As guests step past the pink silk curtains that hang in the entryway, the first thing they notice is the unmistakable aroma of charcoal. The source is the restaurant's clay tandoor, where chicken and fish cop grill flavoring that completes their yogurt, herb, and spice marinades. Like an all-in-one print/fax/clone-an-army machine, this clay oven can handle multiple tasks at once, as it also yields such fresh-baked breads as the potato-and-pea-stuffed aloo paratha. Diners feast on these dishes at tables covered in white linens in a dining room that stretches back to a full bar.
Nestled inside the northwest quadrant of Washington DC, this neighborhood gem houses an atmosphere swirling with pleasantries and pixie dust. Attentive servers promptly deliver well-portioned plates like devastating rhymes in a rap battle. Menu options lean toward the Indian side of the edible fence with an infusion of American flair in their preparation.
At both of Himalayan Heritage’s locations, chefs pull marinated chicken and lamb from charcoal clay ovens. The tandoori dishes are a staple of Indian cuisine, but Indian is only half the story here. Much of the menu is dedicated to Nepalese food, which, as Tom Sietsema explains in his glowing Washington Post review, is similar, but not the same. For an introduction, he recommends the momo—dumplings made of spiced minced chicken or vegetables that are steamed inside flour dough and served with aachar or chutney sauce.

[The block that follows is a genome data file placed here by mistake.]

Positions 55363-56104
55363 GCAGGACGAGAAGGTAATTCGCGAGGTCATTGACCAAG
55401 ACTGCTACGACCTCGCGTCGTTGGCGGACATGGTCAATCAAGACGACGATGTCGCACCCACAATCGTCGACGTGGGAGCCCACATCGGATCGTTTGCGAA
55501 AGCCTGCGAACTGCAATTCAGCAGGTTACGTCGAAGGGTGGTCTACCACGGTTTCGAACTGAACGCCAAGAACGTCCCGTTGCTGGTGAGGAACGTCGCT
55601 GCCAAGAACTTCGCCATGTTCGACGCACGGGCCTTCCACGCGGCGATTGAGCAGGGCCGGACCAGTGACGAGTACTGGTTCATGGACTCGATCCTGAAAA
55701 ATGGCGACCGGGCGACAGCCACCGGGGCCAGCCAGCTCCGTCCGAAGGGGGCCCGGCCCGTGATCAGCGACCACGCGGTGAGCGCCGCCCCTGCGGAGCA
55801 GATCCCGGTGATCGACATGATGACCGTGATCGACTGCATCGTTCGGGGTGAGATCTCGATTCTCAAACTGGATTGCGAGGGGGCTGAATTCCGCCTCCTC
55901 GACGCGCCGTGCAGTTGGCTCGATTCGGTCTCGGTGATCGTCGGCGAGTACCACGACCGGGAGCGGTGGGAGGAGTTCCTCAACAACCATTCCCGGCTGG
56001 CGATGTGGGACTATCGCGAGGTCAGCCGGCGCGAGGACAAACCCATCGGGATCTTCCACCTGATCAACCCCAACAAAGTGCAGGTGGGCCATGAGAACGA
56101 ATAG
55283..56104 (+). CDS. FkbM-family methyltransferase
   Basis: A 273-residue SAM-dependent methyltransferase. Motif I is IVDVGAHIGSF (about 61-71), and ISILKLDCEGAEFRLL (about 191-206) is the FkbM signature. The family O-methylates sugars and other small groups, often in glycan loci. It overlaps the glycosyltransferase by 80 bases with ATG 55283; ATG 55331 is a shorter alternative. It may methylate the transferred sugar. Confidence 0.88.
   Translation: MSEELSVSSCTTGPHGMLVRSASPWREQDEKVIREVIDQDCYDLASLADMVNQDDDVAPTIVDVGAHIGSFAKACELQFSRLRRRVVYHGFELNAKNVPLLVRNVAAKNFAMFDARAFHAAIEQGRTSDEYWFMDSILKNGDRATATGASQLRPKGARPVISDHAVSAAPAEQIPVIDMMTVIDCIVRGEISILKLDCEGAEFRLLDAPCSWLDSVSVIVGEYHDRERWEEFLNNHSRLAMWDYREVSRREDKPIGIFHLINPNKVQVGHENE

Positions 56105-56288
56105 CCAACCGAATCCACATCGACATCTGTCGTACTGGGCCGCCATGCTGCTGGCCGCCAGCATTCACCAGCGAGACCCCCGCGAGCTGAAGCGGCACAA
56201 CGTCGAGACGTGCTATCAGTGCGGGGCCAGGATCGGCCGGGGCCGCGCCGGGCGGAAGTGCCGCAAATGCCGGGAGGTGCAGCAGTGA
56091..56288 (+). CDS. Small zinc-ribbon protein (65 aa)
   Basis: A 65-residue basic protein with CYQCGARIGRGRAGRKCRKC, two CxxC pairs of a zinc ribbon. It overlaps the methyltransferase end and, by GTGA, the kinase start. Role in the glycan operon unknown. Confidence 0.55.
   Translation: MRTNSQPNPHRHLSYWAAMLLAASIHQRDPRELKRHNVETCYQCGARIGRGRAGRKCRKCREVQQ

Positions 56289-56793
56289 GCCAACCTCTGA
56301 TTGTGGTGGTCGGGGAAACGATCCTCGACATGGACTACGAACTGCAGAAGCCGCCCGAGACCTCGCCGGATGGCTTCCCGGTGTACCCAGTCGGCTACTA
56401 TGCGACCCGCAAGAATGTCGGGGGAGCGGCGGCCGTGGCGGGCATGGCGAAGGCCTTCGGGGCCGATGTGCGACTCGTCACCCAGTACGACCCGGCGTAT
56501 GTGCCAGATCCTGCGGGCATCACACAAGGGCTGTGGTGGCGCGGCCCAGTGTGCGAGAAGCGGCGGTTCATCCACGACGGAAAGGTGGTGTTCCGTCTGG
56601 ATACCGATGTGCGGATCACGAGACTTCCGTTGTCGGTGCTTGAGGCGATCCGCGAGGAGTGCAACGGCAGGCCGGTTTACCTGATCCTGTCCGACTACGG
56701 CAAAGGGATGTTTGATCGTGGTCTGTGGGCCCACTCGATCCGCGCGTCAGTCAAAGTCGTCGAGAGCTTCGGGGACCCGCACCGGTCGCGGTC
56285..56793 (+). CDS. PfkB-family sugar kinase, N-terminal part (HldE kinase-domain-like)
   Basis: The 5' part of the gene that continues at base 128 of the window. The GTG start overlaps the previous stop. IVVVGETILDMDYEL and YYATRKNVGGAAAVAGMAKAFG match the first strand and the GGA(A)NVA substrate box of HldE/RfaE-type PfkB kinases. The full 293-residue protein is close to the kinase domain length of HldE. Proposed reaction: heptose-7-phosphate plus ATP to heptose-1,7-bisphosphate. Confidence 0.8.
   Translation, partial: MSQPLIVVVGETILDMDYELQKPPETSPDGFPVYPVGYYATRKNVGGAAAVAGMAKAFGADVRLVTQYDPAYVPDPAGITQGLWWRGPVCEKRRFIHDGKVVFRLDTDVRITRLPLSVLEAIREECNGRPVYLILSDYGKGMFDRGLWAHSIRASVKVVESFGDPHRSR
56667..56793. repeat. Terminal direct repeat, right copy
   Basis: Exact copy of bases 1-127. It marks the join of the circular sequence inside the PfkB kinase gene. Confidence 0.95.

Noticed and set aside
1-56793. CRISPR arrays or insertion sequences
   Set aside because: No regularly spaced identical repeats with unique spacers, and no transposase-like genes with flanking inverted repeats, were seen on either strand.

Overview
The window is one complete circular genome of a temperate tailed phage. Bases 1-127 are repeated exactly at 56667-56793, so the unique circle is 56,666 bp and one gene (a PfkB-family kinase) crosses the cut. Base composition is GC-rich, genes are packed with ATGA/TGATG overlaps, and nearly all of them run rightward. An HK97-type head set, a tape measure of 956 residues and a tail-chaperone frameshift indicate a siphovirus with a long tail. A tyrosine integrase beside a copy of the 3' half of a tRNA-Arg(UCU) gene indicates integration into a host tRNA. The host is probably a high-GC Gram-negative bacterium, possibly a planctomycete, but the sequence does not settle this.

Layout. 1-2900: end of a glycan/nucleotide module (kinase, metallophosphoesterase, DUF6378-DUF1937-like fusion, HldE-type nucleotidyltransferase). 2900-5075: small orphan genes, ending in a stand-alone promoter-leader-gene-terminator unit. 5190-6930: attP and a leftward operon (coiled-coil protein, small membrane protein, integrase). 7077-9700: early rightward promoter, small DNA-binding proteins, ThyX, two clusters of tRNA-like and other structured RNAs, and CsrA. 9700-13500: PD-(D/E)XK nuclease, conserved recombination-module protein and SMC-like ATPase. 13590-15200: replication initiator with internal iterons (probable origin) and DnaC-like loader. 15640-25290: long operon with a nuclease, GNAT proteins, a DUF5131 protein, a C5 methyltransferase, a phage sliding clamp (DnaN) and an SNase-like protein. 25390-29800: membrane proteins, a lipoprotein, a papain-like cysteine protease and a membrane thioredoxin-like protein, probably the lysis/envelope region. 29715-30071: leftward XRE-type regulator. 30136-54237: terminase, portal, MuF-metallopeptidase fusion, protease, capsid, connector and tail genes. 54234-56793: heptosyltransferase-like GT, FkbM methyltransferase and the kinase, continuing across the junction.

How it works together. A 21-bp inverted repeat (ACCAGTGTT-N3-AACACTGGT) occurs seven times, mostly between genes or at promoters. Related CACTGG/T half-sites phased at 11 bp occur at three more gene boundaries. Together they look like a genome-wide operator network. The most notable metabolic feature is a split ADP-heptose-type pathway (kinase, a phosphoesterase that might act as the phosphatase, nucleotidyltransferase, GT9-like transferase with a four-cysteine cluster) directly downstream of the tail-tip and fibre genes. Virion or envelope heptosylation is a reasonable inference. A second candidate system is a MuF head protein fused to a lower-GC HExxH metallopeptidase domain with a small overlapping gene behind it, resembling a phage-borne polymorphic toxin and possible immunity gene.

Diners enjoy their meals at white-linen covered tables in a dining room with bright orange walls and a golden ceiling from which intricate lanterns hang. The space is flush with cultural artwork, including a large thangka painting that acts as a blimp in an emergency if you add enough balloons.
Taj Mahal's menu is stocked with classic Indian fare at unbeatable prices, such as Tandoori chicken ($14.95), chicken tikka masala ($14.95), and the vegetarian chana masala (chickpeas blended with herbs and spices, $12.95). If you're unfamiliar with Indian food, the appetizer platter ($10.95) will introduce you to the world of vegetable samosas, crisp pappars, and chicken fried in chickpea batter. Seafarers, on the other hand, will find that the shrimp vindaloo ($16.95) pairs well with a side of kashmiri pulao (basmati rice, saffron, nuts, and dried fruit, $6.50) or mango chutney ($2.50). Bookend your meal with some fresh naan bread ($2.95) and a dessert of gulab-jamun ($5.95). Many dishes at Taj Mahal are vegetarian, in accordance with India's uneasy treaty with its herds of man-eating livestock.